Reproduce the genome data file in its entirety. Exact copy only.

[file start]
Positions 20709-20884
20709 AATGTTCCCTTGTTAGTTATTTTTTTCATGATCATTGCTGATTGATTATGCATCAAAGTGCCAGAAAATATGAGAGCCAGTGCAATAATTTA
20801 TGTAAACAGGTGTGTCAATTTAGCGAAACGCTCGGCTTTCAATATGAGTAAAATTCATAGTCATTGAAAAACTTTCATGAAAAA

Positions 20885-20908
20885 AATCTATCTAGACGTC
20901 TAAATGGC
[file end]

Positions 20709-20884
20709 AATGTTCCCTTGTTAGTTATTTTTTTCATGATCATTGCTGATTGATTATGCATCAAAGTGCCAGAAAATATGAGAGCCAGTGCAATAATTTA
20801 TGTAAACAGGTGTGTCAATTTAGCGAAACGCTCGGCTTTCAATATGAGTAAAATTCATAGTCATTGAAAAACTTTCATGAAAAA

Positions 20885-20908
20885 AATCTATCTAGACGTC
20901 TAAATGGC